I hope someone in government may read this and do something about the foreign funding of British mosques. If they don’t, we may all reap the unfortunate consequences.
26 Jun 2015 at 14:04
Listening to Nick Ferrari interview Nick Clegg yesterday, I started to wonder about his future. I doubt very much he will stand at the next election. It must be pure torture for him to sit in the House of Commons struggling for space alongside the hordes from north of the border. The loss of ministerial privileges must be a blow for anyone who loses office, but for a man who was Deputy Prime Minister one minute and an ordinary backbench MP the next, it must have been especially painful, even for a man who doesn’t seem to be particularly hung up on the trappings of office. But what now for Nick Clegg? He’s 48 and clearly still hungry to do something meaningful. It’s not cruel to say that he won’t be able to do that while still a Liberal Democrat MP. I suspect he will end up with a reasonably high profile EU or UN job, but he won’t take it until after 2020 as he won’t want to cause a by-election in Sheffield Hallam his party would almost certainly lose. He knows he owes his party that much.
Good to see Harry Cole going straight and joining The Sun as Westminster Correspondent. He will leave a big gap in the Guido Fawkes team and will be very difficult to replace. When he started with Guido I thought Paul Staines had made a big mistake in taking a step back, and that people read Guido for Paul’s utterings, not other people’s. He turned out to be right, though. Harry has turned into an excellent story-getter and a talented journalist. He is also a very nice guy with an impish sense of humour. Let’s hope the lobby doesn’t knock it out of him!
It was good to catch up with Tim Montgomerie, late of this parish, on Wednesday for a rather nice lunch. Tim should be very proud of what he created with this site and of his contribution in general to the intra-Conservative debate. The party needs more original thinkers like Tim, and even if sometimes his recipes are uncomfortable for the party leadership to hear, and even if one disagrees with his conclusions you can never accuse Tim of being vanilla. I was, however, appalled to find that Tim is on a diet. So no dessert. I always hate that point in a lunch when the waiter comes round and offers the dessert menu. Whoever I am lunching with invariably declines, so of course then I do too. So for future lunch companions, let me say this. Dessert is the part of the lunch I always look forward to most. Which you’d know if you ever bothered to look at my waistline. Best not to, though.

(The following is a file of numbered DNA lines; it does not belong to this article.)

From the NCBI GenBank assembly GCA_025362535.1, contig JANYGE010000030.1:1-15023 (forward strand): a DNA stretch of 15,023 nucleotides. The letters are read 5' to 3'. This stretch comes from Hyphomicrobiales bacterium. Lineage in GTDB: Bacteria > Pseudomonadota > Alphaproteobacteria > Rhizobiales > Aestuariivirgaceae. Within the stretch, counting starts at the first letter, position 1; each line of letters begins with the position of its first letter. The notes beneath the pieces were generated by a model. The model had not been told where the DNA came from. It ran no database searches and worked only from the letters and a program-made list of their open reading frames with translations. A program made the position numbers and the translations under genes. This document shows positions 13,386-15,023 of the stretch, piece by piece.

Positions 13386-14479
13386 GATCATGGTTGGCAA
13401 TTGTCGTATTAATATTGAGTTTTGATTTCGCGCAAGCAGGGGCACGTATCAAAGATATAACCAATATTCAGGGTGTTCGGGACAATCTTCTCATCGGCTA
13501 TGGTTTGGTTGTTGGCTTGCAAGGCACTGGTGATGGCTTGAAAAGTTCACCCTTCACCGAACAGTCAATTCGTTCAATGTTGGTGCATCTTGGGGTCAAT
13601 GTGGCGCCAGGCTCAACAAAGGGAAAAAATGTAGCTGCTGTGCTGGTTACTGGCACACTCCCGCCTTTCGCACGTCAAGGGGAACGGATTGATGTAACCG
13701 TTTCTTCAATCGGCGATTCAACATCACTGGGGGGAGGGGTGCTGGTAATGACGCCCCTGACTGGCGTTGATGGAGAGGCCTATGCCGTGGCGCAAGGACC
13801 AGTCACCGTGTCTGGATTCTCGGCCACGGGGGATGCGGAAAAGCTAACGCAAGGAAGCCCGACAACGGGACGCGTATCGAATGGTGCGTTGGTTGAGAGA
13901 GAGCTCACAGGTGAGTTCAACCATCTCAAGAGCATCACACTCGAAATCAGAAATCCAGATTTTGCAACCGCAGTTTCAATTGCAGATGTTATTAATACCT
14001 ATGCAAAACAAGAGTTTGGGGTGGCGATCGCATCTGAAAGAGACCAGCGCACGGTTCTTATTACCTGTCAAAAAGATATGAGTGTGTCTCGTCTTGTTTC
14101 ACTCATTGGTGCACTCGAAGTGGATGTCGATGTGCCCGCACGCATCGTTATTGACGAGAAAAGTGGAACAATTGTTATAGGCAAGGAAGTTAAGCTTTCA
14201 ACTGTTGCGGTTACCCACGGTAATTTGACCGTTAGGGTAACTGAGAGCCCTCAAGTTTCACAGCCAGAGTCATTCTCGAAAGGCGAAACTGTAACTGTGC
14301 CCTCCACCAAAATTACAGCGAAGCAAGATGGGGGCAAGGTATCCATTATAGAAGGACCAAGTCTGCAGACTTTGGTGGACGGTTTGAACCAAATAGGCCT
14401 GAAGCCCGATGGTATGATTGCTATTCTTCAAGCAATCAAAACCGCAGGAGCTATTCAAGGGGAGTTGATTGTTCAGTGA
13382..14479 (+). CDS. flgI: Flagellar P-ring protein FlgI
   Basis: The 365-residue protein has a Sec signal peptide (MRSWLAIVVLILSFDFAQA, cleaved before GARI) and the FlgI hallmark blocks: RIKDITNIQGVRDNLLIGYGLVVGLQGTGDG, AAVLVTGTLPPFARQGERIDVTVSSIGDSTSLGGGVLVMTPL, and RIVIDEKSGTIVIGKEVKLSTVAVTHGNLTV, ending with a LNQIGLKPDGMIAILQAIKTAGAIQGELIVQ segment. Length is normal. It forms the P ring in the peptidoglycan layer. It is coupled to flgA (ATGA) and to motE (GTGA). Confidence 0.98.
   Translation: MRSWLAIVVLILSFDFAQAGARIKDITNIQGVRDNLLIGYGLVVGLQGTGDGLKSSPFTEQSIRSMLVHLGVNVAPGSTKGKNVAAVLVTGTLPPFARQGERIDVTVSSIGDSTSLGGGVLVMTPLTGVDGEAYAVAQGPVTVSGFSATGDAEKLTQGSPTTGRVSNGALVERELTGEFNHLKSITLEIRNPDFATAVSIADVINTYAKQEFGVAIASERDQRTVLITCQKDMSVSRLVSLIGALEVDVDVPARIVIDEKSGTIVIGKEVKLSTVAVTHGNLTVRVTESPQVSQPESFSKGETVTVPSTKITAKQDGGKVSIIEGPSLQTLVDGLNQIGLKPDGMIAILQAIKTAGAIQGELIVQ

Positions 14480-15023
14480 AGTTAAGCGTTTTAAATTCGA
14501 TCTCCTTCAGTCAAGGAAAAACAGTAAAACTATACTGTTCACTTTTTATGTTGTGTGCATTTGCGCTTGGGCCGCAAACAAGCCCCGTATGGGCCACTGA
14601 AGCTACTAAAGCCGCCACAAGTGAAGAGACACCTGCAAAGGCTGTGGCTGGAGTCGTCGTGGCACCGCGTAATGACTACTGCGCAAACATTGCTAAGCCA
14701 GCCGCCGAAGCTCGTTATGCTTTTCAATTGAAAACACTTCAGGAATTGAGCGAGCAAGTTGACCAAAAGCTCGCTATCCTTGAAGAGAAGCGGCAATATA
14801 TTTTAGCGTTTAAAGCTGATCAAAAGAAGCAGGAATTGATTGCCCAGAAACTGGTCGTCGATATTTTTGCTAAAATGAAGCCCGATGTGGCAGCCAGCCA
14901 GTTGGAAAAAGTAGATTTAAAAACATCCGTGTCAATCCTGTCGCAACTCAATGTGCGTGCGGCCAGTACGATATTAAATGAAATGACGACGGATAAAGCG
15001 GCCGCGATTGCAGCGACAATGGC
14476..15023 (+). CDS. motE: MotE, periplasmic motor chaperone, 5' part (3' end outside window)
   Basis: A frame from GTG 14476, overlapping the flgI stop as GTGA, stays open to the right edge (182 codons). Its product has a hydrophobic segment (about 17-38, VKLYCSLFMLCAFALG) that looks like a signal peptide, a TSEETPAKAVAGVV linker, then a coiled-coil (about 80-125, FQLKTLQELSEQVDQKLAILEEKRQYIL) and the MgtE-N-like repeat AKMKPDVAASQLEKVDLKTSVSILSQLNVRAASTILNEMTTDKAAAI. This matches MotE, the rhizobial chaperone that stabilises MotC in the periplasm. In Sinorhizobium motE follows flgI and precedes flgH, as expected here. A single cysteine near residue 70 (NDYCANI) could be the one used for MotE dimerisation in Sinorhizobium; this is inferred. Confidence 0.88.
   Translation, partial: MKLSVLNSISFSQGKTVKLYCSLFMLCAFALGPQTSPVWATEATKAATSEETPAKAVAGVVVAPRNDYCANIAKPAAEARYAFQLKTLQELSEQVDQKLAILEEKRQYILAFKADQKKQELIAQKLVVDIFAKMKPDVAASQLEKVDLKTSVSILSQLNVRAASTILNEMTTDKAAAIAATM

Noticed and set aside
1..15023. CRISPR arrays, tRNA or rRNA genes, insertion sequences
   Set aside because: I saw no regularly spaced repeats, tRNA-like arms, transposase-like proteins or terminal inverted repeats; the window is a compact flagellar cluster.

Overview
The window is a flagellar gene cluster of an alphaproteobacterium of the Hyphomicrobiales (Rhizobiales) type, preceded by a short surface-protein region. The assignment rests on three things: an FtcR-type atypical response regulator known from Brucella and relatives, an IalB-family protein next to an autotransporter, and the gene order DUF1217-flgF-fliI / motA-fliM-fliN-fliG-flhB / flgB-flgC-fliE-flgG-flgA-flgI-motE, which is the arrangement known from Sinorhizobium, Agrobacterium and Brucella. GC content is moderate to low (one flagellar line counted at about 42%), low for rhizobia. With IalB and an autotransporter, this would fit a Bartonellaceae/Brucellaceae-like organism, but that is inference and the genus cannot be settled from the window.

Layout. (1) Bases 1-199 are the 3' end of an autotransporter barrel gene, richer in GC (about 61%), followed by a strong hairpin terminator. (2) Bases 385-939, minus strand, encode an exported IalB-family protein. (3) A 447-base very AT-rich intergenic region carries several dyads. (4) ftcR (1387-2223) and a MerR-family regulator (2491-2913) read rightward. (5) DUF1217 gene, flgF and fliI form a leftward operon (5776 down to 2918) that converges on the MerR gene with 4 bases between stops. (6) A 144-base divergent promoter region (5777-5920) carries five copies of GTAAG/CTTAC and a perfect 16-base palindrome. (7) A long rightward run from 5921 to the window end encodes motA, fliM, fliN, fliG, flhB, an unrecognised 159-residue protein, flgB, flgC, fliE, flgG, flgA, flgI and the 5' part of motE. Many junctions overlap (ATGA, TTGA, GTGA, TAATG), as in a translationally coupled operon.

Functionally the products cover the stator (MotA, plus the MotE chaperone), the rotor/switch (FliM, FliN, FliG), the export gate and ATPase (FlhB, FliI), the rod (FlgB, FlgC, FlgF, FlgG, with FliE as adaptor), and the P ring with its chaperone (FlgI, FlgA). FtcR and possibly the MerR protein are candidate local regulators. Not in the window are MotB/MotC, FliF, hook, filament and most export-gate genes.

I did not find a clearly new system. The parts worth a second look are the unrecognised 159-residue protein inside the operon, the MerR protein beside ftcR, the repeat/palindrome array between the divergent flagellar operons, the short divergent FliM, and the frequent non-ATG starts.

I know this makes me sound as if all I do is lunch and breakfast, but on Wednesday I met a Biteback author, Paul Twivy, for breakfast at the Groucho Club (Sausage bap, since you ask). I’d never been there before and what an odd place it is – nothing like the Reform Club, it has to be said! Paul is one of those people who has an infectious enthusiasm for everything he does. He was one of the architects of the Big Society project and has written a brilliant little polemic called BE YOUR OWN POLITICIAN. In it he argues for massive political reform and shows how voters can take power back for themselves. I’d highly recommend reading this book alongside Steve Hilton’s. In some ways they argue from a similar viewpoint, but offer rather different solutions. It is, however, notable that it’s the right that is driving this agenda at the moment. The left is nowhere to be seen.
Last Friday on my LBC show I thought it’d be interesting to have Tracey Crouch, the new Sports Minister, on the programme to discuss England’s latest World Cup match – in ladies football, natch. After a natter about the importance of women’s football (it didn’t take long) I asked her if she could ever foresee the day when a woman would play in a male professional league. “Well,” she said. It nearly happened two years ago when a female Mexican player almost signed for an Italian second division team.” And she went on to give the full details of the abortive transfer. And then later in the interview she displayed a knowledge of the sport which left me open mouthed. OK, she’s an accredited FA coach, but it showed that she is probably one of the best ministerial appointments of the reshuffle. The proverbial round peg in a round hole. I even forgive her for supporting Tottenham. Well, she has to have a flaw somewhere.